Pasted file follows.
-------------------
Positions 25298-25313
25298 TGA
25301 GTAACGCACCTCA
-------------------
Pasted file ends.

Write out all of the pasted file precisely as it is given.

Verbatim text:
Positions 25298-25313
25298 TGA
25301 GTAACGCACCTCA